A team of ALMA scientists has discovered a dim, cool dwarf star that they believe is more magnetically powerful than our own sun.
Researchers working with the Atacama Large Millimeter/Submillimeter Array, or ALMA telescope, have made a shocking discovery. According to a report from Phys.org, a team has located a dim, cool dwarf star with a magnetic field that rivals that of our own sun.
Unlike our sun though, the newly discovered star is covered in massive solar eruptions that send bursts of magnetism shooting out into space. The flares create tightly wound magnetic fields around the circumference of the sun, creating a natural particle accelerator by changing the path of electrons and making them emit radio signals, which were picked up by the ALMA team.
Scientists posit that this radiation can make its way all the way to other planets, which would pose some serious problems for the technology we use here on Earth. For one, we could forget about satellites if we lived near a star like this; the magnetism would interfere with any signals our satellites are capable of transmitting.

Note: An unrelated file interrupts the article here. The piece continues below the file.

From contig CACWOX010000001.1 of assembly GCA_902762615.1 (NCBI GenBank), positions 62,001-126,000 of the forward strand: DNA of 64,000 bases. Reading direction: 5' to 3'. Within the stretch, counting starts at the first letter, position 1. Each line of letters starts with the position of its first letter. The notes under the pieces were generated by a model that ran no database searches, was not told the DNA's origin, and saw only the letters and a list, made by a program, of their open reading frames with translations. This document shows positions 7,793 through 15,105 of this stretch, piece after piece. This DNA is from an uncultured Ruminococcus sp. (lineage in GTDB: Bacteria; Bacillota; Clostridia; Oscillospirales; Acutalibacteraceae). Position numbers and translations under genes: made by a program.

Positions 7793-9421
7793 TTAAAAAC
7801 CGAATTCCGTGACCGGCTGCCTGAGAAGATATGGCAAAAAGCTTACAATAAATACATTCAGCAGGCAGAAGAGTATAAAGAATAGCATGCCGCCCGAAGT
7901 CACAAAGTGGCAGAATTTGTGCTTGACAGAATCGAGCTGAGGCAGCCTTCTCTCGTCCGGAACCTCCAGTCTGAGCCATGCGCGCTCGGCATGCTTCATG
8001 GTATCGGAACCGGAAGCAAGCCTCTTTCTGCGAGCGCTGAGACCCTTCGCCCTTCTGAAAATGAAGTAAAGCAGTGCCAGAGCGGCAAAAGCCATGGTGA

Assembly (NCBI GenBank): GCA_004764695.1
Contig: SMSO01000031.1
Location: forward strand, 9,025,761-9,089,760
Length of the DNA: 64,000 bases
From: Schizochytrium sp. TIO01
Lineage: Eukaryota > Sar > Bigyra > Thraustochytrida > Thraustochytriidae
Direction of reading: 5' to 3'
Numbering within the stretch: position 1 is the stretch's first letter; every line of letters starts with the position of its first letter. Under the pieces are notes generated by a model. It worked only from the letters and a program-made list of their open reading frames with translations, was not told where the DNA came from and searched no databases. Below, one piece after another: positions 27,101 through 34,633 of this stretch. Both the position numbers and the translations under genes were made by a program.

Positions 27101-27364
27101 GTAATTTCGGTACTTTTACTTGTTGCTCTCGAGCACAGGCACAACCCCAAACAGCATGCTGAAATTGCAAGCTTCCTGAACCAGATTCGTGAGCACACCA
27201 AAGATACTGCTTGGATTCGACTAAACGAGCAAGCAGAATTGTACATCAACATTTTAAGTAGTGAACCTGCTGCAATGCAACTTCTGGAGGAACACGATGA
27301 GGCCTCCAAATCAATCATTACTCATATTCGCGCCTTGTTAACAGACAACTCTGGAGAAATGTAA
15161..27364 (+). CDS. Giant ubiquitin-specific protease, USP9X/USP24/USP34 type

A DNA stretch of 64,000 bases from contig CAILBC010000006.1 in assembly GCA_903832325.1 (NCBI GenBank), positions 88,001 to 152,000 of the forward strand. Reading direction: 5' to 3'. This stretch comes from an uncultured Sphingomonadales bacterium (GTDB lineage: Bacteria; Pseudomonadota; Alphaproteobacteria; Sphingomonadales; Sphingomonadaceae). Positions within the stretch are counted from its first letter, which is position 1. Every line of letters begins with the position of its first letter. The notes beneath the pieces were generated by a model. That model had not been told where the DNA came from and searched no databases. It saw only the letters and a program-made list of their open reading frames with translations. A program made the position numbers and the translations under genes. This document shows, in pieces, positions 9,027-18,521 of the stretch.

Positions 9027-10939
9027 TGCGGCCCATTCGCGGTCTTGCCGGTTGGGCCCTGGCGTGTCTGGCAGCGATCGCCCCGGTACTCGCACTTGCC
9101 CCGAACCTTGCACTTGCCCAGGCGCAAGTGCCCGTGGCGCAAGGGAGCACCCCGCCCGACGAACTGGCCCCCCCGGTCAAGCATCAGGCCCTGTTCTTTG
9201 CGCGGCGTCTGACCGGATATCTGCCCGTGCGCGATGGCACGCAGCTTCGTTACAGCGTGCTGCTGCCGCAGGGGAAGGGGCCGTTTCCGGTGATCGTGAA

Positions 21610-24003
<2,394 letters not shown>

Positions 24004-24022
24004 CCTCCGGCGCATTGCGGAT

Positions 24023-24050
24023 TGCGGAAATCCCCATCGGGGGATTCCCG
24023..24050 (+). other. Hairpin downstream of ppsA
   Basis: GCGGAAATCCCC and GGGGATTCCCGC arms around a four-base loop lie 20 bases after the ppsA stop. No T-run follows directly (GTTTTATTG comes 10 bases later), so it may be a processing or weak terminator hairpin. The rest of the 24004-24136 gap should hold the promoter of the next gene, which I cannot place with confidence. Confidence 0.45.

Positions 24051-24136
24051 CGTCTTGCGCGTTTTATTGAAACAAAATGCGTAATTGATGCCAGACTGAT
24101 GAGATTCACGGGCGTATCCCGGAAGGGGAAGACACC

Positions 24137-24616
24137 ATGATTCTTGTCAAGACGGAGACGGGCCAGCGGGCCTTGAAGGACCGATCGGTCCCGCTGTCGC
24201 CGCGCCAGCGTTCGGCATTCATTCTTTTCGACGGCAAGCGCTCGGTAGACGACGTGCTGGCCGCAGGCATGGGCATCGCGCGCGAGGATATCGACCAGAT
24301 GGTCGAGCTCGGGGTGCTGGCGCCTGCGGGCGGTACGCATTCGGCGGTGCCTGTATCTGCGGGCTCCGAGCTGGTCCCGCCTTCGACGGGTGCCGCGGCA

According to the study’s head author, Peter Williams of the Harvard-Smithsonian Center for Astrophysics (CfA) in Cambridge, Massachusetts, “It might be extremely difficult for life to evolve at all in such a stormy environment.”
The research team used the ALMA telescope to examine the well-known star TVLM 513-46646, a red dwarf situated roughly 35 light years from Earth in the nearby constellation, Bootes.
While it only has roughly 10 percent of the sun’s mass and is much cooler, its magnetic properties are much more intense. The star is rapidly spinning, rotating a full turn in just two hours. By contrast, it takes our sun roughly 25 days to spin once around its equator.
The sun emits radio signals at a wavelength of roughly 3 millimeters, or at a frequency of 95 GHz. These signals are produced by a process called synchrotron emission, where electrons travel around powerful magnetic fields. The stronger the magnetism, the more rigid their paths are.
A press release from ALMA outlining the details of the study can be found here.